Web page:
on different levels and in different countries.
  • How different groups and communities within countries are affected.
  • What the solutions are to bring about transformative change.

Key messages & Poverty eradication strategies/social policy recommendations/commitments/initiatives:

WHO: Substance abuse and the Sustainable Development Goals

Substance use problems adversely affect 13 of 17 SDGs. The need to address substance use problems as obstacles to development is addressed in the 2030 Agenda by target 3.5 and two indicators 3.5.1 and 3.5.2.

3.5 – Strengthen the prevention and treatment of substance abuse, including narcotic drug abuse and harmful use of alcohol

3.5.1 – Coverage of treatment interventions … for substance use disorders

3.5.2 – Harmful use of alcohol, defined according to the national context as alcohol per capita consumption (aged 15 years and older) within a calendar year in litres of pure alcohol

Best buy alcohol policy measures exist to reduce the harmful use of alcohol and thereby help achieve the SDGs but more political will is needed to implement and improve regulations and legislation.

YPR: Young people and addiction – the need for recovery ready communities

As societies like the United States are ravaged by harmful substances, people, including young people, can and do recover from substance use disorders. There are evidence-based and effective solutions and methods, as people enter into long-term recovery. Investing in recovery ready communities means investing in people and in socio-economic progress in communities and societies.

Recovery ready communities include prevention, treatment, putting the responsibility on communities to be ready to receive people who have substance use disorders, and communities’ responsibility and ability to lift up prevention and treatment, including housing and employment. There are huge co-benefits from investing in housing and employment, benefiting everyone, not only people in recovery.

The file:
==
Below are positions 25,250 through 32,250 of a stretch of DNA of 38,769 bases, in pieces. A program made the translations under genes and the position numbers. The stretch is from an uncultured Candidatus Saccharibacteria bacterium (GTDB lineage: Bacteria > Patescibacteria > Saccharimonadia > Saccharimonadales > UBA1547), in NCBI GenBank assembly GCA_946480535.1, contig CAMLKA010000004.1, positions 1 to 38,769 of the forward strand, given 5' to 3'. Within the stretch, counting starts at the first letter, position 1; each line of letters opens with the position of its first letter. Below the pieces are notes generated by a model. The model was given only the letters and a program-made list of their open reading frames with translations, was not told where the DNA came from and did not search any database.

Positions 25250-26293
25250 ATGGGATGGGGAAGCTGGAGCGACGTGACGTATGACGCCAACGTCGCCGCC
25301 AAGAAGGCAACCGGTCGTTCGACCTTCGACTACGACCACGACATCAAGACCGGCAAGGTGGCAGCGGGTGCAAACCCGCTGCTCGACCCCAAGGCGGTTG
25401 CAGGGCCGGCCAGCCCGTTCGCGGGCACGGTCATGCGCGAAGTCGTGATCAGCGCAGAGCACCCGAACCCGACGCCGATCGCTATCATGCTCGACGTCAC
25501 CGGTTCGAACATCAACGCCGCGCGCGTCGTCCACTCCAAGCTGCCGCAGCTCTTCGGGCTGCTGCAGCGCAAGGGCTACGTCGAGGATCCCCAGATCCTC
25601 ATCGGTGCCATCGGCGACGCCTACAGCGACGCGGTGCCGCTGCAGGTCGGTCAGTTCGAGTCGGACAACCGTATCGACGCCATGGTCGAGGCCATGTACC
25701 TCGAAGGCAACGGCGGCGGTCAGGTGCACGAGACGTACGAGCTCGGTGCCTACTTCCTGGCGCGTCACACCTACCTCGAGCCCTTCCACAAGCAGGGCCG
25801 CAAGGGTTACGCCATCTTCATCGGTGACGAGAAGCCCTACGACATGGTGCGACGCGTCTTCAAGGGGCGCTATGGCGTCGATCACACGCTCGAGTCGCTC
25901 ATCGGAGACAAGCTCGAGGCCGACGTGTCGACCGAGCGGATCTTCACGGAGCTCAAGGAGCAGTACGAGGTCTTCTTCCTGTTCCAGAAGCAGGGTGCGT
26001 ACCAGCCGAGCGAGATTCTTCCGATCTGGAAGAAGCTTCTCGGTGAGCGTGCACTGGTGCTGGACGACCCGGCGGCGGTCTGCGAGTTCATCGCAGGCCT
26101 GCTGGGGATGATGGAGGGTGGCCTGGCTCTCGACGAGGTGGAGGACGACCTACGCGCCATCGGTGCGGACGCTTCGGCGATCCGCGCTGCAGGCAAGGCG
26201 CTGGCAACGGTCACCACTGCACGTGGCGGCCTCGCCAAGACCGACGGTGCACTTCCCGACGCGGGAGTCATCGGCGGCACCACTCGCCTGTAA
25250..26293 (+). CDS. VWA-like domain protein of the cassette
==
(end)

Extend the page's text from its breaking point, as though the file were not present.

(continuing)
SIPCW: How harmful substances affect women and what can be done

Women are particularly burdened by substance use disorders, experiencing damage at lower levels of use, greater cognitive impairment and developing dependence in shorter time; they are also more exposed to harm from others’ substance use problems, such as violence, infectious diseases, negative birth outcomes (FASD) and chronic diseases, such as cancer.

There is a spectrum of actions that are effective in protecting and helping women and focus must be alcohol as it is generally the substance women suffer most damage from: combine harm reduction, recovery, treatment and prevention.

IFFD: How alcohol and other drugs affect families and why that matters for sustainable development